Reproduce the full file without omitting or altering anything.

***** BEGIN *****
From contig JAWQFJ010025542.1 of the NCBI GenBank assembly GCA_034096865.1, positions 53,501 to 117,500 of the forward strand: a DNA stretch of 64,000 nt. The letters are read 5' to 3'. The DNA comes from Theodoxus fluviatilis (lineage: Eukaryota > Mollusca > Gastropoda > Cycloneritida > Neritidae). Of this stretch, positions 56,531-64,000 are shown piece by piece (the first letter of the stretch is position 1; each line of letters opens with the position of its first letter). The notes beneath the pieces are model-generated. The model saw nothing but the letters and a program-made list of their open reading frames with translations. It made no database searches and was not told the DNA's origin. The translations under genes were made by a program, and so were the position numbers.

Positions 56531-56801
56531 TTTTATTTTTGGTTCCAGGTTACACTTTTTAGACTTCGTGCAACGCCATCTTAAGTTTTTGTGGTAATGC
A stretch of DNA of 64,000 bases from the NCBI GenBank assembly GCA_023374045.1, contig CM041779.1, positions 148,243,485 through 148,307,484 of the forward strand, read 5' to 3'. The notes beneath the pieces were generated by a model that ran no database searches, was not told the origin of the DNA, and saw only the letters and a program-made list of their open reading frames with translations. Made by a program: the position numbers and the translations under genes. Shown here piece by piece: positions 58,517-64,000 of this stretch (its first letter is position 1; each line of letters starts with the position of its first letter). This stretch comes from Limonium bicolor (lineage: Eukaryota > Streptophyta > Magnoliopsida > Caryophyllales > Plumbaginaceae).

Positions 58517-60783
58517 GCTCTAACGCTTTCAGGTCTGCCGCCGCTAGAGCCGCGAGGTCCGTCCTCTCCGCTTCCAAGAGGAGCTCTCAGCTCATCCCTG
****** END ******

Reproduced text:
From contig JAWQFJ010025542.1 of the NCBI GenBank assembly GCA_034096865.1, positions 53,501 to 117,500 of the forward strand: a DNA stretch of 64,000 nt. The letters are read 5' to 3'. The DNA comes from Theodoxus fluviatilis (lineage: Eukaryota > Mollusca > Gastropoda > Cycloneritida > Neritidae). Of this stretch, positions 56,531-64,000 are shown piece by piece (the first letter of the stretch is position 1; each line of letters opens with the position of its first letter). The notes beneath the pieces are model-generated. The model saw nothing but the letters and a program-made list of their open reading frames with translations. It made no database searches and was not told the DNA's origin. The translations under genes were made by a program, and so were the position numbers.

Positions 56531-56801
56531 TTTTATTTTTGGTTCCAGGTTACACTTTTTAGACTTCGTGCAACGCCATCTTAAGTTTTTGTGGTAATGC
A stretch of DNA of 64,000 bases from the NCBI GenBank assembly GCA_023374045.1, contig CM041779.1, positions 148,243,485 through 148,307,484 of the forward strand, read 5' to 3'. The notes beneath the pieces were generated by a model that ran no database searches, was not told the origin of the DNA, and saw only the letters and a program-made list of their open reading frames with translations. Made by a program: the position numbers and the translations under genes. Shown here piece by piece: positions 58,517-64,000 of this stretch (its first letter is position 1; each line of letters starts with the position of its first letter). This stretch comes from Limonium bicolor (lineage: Eukaryota > Streptophyta > Magnoliopsida > Caryophyllales > Plumbaginaceae).

Positions 58517-60783
58517 GCTCTAACGCTTTCAGGTCTGCCGCCGCTAGAGCCGCGAGGTCCGTCCTCTCCGCTTCCAAGAGGAGCTCTCAGCTCATCCCTG